European-based duo Two Another, comprised of Eliot Porter and Angus Campbell, have released their debut record titled Back to Us. It’s deeply personal yet uplifting and features their sleek and energetic productions that blends alt-pop, funk, and R&B across the 10-track record. Porter and Angus spoke with EUPHORIA. on Zoom to chat about the new album.
Hi guys! Congrats on the album! What was the creation process like for it?
Porter: The creation process spanned over a long period of time. Some of the songs on the album, we started as little ideas five years ago. The way we work is we don’t live in the same city — we are constantly sending little ideas to each other. I live in Amsterdam and Angus lives in Stockholm. We meet up sporadically in different cities around Europe (mostly London). We came together in London about two or three years ago and properly started working on these ideas. We had help in production by a guy Dan. Angus would go to Australia and get parts recorded by a band we’ve been working with for awhile. We’ve always liked being creative in different places, traveling and making music. It’s something that has always been a part of the key process.
What’s your favorite track on the album?
Campbell: “You’re Gone” for me was my favorite making it because it had quite a journey around the world. I made the beat with a guy named Locklin in Sydney and then I played it to Elliot in London and started working on some ideas. Elliot took it home to Amsterdam, wrote most of the vocal there, and came to me in Sweden and we worked in Stockholm and fleshed out most of it and finished it in London. It had this journey on how we make music and the process of the album. “Someday” is what I’m enjoying currently most at the moment.
Porter: “Sunday” because it had the opposite process to “You’re Gone” in the sense that it came quite naturally and quickly in the room and was pretty much written in an hour. That was new for us. Usually we’re kind of fussing over little bits and changing lots of things. “Someday” felt very natural, which is why I love it. Obviously the message and the lyrics on “Sunday” and “You’re Gone” are personal favorites of mine as well.
Eliot, you open up about going to rehab. What advice would you give to someone afraid to make that move to get help?
Porter: I think it’s the ultimate, kind of admitting that you need that kind of help even though it has such a bad rep. Something as extreme as rehab, you even cringe hearing the word. It teaches you the vocabulary of how to express yourself, how to set boundaries, say what you want and say what’s important to you, and explore and get you a bit of time and space to do that. We don’t grow up learning that so it taught me a lot of lessons. If there was anyone that really needed it or thinking of doing it, I’d say definitely do it if you can.
Mental health is a huge topic on this record, so how do you think the music industry can improve on that as a whole?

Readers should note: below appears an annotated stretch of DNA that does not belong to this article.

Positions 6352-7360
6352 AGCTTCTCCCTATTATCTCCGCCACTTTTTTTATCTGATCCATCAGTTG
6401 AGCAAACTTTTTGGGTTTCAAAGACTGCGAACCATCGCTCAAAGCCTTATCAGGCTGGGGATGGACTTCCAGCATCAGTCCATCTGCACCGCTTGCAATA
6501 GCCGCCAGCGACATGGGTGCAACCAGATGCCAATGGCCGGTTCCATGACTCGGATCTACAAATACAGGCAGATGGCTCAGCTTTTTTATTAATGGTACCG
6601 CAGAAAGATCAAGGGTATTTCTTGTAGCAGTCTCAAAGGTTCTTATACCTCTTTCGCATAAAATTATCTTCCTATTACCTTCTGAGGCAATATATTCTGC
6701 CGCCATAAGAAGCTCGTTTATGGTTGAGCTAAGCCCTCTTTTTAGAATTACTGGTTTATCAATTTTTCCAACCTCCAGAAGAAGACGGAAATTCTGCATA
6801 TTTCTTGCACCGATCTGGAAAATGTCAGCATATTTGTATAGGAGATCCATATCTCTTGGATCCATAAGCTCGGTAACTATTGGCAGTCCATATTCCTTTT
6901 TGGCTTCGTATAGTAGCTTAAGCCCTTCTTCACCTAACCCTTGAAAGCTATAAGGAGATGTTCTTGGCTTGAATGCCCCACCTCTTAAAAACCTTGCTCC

Porter: Working in the music industry while trying to be creative can be often a really hard place to find stability and to actually find a place of comfort because the first couple years of making music/trying to launch your project. You’re not making any money and you’re just doing it because you love it and then there’s a little negativity that comes with it and there’s hardship and maybe failure that can come with it, which when you’re going through tough times, I feel like it’s really hard to actually stay positive. The music industry should be better at paying people more and honoring underground music more, not getting into terrible deals because these are crushing moments, as an artist, you’re feeding off your vulnerability and your emotions to write music and to bring that energy on stage.
Campbell: I think that just gets tiring sometimes when you stake your life on this one thing and people in the music industry can be cold or you can be dropped. I think there needs to be more empathy and I think it’s changing. Maybe not looking so much at the music as a product and more that there’s people that’s behind the product and there’s a lot of emotion like Eliot said and these real experiences that go into making music. Often, there’s people who are going through a lot behind that. I think that people sometimes look at them as entertainment. We’ve had good family and friends around and luckily we remain independent as well. We never really had to do things that we didn’t want to do if we didn’t feel comfortable doing.
What was the most rewarding part about putting this mini documentary together?
The most rewarding part was definitely getting the chance to let our audience into our world, explain how some of the tracks came about and have the space to reflect on what the album means to us. Was quite cool getting to ride around London in a 1950s Chevy. It definitely was a pretty chilled shoot for us!